A numerical study of blood flow in coronary artery bypass graft side-to-side anastomoses.
ABSTRACT When sequential grafts are used in multivessel coronary artery bypass grafting, the graft first supplies blood to one or more coronary arteries via a side-to-side anastomosis. We studied hemodynamics in idealized models of "parallel" and "diamond" side-to-side anastomoses, identifying features that might promote restenosis.
Blood flow was computed in three representative anastomosis configurations: parallel side-to-side, diamond side-to-side, and end-to-side. We compared configurations and the effect of host-graft diameter ratio.
Hemodynamic patterns depended strongly on anastomosis geometry and graft/host diameter ratio. In the distal graft, the diamond configuration had large areas of low wall shear stress (WSS) and high spatial WSS gradients. In the proximal graft the unfavorable WSS patterns were comparable for all models, while the distal portion of the host artery the diamond model was best. Models with smaller host arteries had smaller regions of low WSS.
The parallel configuration was preferred over the diamond for maintaining graft patency, while the diamond configuration appeared best for maintaining host artery patency. Since graft patency is critical, parallel configurations seem hemodynamically advantageous. Larger graft/host ratios have better hemodynamic performance than smaller ones.
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ABSTRACT: This article focuses on the transient behaviour of blood flow in stenotic arteries. Human blood is modelled as an incompressible non-Newtonian fluid. A numerical technique based on the finite element method is developed to simulate the blood flow taking into account of the transient periodic behaviour of the blood flow in cardiac cy-cles. The flow pattern, the distribution of pressure and the wall shear stresses, are computed. The results show that the pulsatile pressure and the time variation of wall shear rate have patterns similar to that for the pulsatile velocity during the cardiac cycles. On the back toe of the stenosis there exists a small recirculation region which causes the direction of the wall shear stress in some part to oscillate, likely lead-ing to atherosclerotic disease. The back toe is thus an ideal location for applying a clot dissolving drug.
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ABSTRACT: This study documents the superior hemodynamics of a novel coupled sequential anastomoses (SQA) graft design in comparison with the routine conventional end-to-side (ETS) anastomoses in coronary artery bypass grafts (CABG). The flow fields inside three polydimethylsiloxane (PDMS) models of coronary artery bypass grafts, including the coupled SQA graft design, a conventional ETS anastomosis, and a parallel side-to-side (STS) anastomosis, are investigated under pulsatile flow conditions using particle image velocimetry (PIV). The velocity field and distributions of wall shear stress (WSS) in the models are studied and compared with each other. The measurement results and WSS distributions, computed from the near wall velocity gradients reveal that the novel coupled SQA design provides: (i) a uniform and smooth flow at its ETS anastomosis, without any stagnation point on the artery bed and vortex formation in the heel region of the ETS anastomosis within the coronary artery; (ii) more favorable WSS distribution; and (iii) a spare route for the blood flow to the coronary artery, to avoid re-operation in case of re-stenosis in either of the anastomoses. This in vitro investigation complements the previous computational studies of blood flow in this coupled SQA design, and is another necessary step taken toward the clinical application of this novel design. At this point and prior to the clinical adoption of this novel design, in vivo animal trials are warranted, in order to investigate the biological effects and overall performance of this anastomotic configuration in vivo.Medical Engineering & Physics 08/2014; 36(10). DOI:10.1016/j.medengphy.2014.06.024 · 1.84 Impact Factor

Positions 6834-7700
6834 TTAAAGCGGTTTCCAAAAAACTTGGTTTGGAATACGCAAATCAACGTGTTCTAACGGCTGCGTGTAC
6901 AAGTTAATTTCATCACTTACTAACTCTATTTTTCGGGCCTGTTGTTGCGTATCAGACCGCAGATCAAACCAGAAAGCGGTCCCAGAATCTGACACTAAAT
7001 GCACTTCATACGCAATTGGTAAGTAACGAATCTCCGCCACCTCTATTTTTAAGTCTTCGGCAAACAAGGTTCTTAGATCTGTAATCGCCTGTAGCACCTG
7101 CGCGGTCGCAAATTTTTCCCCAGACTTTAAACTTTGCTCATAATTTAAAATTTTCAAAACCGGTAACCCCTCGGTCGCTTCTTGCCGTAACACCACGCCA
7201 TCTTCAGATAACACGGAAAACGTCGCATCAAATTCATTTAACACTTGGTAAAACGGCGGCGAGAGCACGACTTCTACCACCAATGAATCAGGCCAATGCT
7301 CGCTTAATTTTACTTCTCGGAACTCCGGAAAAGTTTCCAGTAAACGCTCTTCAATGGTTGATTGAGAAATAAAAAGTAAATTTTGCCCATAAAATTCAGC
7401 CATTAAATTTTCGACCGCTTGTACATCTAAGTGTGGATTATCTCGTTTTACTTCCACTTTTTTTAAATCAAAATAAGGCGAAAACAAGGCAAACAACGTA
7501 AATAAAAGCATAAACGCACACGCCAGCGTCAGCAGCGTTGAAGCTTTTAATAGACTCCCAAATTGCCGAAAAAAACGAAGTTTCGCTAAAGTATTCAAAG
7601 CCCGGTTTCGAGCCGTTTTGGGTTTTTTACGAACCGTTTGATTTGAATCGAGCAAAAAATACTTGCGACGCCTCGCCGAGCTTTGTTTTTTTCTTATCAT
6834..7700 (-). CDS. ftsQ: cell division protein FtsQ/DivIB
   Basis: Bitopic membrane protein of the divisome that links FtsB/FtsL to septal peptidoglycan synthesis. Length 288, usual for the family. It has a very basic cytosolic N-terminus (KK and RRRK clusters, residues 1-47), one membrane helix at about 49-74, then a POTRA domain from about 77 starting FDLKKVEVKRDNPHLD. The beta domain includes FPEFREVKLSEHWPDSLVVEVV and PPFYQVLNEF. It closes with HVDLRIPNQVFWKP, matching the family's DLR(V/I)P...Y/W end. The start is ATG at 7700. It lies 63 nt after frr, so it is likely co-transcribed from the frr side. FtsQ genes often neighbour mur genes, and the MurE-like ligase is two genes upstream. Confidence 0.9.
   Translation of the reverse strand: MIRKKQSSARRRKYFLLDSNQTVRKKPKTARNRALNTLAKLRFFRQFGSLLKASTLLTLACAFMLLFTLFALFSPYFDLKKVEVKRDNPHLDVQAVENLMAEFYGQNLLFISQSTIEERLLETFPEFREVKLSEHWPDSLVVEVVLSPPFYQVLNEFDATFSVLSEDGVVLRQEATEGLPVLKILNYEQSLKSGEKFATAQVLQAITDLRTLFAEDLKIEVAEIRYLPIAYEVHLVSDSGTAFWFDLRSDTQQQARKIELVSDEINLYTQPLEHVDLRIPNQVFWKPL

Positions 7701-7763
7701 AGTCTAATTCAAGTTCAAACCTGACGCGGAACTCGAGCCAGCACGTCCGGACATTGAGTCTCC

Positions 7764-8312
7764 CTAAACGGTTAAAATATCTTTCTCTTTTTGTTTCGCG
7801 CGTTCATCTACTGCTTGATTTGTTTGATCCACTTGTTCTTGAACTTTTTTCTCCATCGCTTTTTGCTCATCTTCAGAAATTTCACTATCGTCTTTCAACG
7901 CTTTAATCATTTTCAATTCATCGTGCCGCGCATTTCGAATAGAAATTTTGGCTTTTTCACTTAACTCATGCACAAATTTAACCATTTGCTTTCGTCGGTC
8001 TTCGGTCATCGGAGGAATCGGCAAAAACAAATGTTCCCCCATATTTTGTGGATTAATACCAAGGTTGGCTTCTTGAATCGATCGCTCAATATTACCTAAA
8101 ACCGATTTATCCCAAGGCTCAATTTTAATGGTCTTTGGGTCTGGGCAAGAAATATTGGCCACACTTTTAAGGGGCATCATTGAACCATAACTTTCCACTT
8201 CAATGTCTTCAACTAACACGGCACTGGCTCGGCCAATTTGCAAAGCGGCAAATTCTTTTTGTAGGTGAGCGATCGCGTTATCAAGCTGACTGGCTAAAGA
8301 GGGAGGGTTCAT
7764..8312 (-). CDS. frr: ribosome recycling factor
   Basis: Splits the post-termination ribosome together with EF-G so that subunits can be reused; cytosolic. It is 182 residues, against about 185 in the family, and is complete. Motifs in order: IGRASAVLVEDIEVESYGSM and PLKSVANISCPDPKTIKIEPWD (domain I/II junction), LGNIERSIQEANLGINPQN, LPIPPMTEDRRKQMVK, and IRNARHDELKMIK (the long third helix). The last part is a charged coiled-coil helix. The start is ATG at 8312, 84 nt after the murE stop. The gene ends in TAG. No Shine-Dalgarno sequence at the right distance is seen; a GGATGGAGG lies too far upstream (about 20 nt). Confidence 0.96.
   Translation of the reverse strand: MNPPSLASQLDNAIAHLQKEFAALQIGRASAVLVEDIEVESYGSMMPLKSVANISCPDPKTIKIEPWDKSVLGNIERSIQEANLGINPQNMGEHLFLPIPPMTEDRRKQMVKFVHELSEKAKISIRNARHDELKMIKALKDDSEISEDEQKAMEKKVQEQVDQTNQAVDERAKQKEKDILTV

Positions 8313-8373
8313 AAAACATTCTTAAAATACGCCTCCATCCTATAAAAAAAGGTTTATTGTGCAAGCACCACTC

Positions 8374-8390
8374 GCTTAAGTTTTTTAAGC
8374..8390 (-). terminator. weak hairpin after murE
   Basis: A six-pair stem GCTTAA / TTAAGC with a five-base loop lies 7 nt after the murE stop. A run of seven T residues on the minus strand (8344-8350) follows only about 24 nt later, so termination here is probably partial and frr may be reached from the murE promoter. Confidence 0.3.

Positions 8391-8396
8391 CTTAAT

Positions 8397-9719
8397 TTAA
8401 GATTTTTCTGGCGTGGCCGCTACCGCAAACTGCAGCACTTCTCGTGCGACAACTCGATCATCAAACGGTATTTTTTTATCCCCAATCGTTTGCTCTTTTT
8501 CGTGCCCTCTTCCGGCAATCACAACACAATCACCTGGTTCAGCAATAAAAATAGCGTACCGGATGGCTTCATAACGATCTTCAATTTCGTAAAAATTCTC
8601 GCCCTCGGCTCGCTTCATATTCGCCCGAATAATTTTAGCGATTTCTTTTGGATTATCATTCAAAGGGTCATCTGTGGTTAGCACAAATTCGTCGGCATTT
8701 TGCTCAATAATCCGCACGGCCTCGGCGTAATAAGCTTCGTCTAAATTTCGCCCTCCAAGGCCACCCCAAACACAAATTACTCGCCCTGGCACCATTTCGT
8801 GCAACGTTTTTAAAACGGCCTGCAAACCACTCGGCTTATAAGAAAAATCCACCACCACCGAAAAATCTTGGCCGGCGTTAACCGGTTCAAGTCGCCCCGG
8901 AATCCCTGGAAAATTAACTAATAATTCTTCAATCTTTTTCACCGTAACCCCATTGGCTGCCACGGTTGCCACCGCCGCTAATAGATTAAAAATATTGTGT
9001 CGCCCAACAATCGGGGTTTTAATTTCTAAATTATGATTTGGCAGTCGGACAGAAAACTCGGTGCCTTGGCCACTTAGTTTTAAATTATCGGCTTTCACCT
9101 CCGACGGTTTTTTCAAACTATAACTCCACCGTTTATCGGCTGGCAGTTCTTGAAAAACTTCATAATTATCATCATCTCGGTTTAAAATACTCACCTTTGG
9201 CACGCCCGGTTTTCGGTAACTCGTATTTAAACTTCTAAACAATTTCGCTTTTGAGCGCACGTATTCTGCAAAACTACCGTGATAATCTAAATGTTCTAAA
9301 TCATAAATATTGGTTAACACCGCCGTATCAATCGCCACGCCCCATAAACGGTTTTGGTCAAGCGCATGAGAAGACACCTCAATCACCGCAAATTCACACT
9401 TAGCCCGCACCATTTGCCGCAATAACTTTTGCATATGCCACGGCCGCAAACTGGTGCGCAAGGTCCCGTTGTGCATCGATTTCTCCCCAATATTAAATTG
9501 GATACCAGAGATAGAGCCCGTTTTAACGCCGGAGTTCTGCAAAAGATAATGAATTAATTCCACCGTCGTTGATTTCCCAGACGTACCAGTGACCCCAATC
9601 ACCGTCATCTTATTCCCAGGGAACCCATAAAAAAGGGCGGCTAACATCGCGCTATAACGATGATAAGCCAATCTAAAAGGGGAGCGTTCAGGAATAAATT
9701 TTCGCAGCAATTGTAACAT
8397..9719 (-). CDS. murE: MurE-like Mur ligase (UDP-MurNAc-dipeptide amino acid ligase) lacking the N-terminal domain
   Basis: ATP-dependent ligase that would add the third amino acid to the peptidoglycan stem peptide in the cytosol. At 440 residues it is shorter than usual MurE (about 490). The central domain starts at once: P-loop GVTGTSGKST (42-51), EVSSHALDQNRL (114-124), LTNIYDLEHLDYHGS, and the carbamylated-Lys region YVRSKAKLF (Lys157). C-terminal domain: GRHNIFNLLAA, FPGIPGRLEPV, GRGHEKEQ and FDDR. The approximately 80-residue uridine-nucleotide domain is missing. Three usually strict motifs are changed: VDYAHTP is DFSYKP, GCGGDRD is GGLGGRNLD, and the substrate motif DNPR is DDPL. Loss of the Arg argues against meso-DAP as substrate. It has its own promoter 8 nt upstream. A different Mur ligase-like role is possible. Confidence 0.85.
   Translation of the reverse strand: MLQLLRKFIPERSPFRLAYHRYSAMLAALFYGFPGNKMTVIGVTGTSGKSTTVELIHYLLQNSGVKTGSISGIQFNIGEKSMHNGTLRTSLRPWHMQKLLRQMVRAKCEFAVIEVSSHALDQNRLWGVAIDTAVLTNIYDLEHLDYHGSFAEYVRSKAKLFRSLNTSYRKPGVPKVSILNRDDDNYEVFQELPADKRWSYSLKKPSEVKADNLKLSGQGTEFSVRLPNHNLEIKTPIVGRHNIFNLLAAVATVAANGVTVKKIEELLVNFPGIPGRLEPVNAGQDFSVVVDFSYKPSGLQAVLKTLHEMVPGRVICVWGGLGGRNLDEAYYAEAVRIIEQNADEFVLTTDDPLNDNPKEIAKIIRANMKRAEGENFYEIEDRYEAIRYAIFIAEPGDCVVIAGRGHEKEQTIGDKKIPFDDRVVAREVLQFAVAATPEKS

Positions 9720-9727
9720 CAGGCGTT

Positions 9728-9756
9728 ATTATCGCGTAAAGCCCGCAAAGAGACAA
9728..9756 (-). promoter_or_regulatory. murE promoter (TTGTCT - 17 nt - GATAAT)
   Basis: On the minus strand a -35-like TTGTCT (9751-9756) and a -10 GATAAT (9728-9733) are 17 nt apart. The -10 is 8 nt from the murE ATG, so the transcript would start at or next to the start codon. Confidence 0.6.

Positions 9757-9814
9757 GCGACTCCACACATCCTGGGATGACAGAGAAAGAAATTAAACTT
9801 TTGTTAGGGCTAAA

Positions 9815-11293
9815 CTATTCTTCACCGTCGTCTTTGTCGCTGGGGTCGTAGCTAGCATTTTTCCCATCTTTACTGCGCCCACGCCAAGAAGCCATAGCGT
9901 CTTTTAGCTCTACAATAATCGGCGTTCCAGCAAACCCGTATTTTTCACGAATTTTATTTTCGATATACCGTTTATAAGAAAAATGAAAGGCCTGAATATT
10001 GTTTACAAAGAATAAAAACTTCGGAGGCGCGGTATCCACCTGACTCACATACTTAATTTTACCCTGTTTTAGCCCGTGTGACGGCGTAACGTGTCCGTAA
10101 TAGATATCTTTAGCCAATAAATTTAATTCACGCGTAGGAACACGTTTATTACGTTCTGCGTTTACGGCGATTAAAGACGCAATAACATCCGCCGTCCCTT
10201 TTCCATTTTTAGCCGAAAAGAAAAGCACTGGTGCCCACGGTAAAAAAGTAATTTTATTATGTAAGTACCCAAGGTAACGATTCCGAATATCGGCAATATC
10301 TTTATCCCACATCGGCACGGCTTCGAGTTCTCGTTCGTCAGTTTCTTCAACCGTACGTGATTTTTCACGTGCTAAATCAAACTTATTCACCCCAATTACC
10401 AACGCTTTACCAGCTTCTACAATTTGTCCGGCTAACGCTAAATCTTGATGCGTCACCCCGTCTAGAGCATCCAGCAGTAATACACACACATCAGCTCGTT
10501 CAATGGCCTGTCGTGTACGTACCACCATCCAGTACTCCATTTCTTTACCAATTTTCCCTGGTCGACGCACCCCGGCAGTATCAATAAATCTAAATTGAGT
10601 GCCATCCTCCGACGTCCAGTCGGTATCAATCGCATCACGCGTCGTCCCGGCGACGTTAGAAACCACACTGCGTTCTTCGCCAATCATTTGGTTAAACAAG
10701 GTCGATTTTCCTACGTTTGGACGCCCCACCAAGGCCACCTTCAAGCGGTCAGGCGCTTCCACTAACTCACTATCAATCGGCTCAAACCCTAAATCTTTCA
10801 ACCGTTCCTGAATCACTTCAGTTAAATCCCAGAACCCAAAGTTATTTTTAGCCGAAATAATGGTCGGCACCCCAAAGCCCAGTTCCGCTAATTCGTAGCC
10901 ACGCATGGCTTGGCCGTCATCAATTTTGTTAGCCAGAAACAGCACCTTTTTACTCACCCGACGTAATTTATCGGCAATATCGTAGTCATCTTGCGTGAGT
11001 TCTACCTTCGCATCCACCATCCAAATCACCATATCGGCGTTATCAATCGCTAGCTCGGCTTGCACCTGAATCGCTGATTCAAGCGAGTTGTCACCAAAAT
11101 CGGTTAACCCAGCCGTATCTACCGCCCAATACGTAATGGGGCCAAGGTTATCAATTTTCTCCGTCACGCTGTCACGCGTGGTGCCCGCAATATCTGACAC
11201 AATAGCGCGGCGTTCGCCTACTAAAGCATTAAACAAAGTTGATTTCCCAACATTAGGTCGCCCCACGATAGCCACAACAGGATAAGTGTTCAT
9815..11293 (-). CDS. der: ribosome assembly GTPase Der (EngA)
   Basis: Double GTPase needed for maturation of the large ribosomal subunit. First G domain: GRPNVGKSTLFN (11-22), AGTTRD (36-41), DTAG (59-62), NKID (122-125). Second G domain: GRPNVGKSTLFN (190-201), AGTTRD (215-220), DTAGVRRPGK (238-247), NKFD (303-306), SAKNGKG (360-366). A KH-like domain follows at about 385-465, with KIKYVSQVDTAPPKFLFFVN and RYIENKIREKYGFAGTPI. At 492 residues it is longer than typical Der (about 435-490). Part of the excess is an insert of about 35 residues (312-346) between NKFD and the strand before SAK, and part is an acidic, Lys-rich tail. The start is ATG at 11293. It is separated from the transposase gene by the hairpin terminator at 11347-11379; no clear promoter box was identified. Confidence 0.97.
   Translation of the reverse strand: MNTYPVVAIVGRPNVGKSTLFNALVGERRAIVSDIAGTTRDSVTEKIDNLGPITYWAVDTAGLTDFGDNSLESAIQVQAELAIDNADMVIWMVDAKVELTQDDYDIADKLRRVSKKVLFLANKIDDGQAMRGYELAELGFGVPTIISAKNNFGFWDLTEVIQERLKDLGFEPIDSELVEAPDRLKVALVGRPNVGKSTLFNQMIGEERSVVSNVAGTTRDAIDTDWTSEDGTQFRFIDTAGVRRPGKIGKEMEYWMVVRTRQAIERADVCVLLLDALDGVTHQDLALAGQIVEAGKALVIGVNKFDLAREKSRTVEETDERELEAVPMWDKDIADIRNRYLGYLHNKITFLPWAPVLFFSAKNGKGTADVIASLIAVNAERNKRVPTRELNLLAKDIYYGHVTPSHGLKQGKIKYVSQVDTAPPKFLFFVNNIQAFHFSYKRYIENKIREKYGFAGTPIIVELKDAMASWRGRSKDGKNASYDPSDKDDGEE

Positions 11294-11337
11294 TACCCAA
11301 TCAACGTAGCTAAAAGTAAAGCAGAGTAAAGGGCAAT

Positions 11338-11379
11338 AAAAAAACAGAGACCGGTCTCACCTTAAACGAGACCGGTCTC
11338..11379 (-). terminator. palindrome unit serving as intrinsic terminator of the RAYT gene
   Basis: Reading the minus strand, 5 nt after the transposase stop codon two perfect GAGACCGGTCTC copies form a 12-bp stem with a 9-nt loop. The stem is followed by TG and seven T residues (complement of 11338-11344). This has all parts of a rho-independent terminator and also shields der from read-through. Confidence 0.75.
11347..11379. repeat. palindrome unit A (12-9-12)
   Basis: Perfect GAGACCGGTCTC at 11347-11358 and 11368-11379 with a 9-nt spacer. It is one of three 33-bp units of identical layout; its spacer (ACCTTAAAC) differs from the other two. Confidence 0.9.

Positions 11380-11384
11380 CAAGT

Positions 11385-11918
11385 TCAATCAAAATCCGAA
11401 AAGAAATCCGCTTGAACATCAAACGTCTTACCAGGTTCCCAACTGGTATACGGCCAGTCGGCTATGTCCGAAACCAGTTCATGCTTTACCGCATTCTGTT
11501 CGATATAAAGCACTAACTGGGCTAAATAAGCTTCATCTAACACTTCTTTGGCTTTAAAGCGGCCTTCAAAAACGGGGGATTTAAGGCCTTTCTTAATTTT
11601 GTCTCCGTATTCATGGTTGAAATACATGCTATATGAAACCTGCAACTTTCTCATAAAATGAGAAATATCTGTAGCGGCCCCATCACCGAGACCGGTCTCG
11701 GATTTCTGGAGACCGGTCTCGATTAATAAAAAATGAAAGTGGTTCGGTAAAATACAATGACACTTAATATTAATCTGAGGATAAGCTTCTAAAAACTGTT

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ABSTRACT: We investigate the behaviour of the pulsatile blood flow in a stenosed right coronary artery with a bypass graft. The human blood is as-sumed as a non-Newtonian fluid and its viscous behaviour is de-scribed by the Carreau model. The transient phenomena of blood flow through the stenosed region and the bypass graft are simulated for five cardiac cycles by solving the three dimensional unsteady Navier– Stokes equations coupled with the non-Newtonian model. Effects of the time variations of pulsatile velocity and pulse pressure are taken C278 into account. The influence of the bypass angle on the flow interaction between the jet flow from the native artery and the flow from the by-pass graft is investigated. Distributions of velocity, pressure and wall shear stresses are determined under various conditions. The results show that the blood pressure in the stenosed artery drops dramatically in the stenosis area and that high wall shear stresses occur around the stenosis site.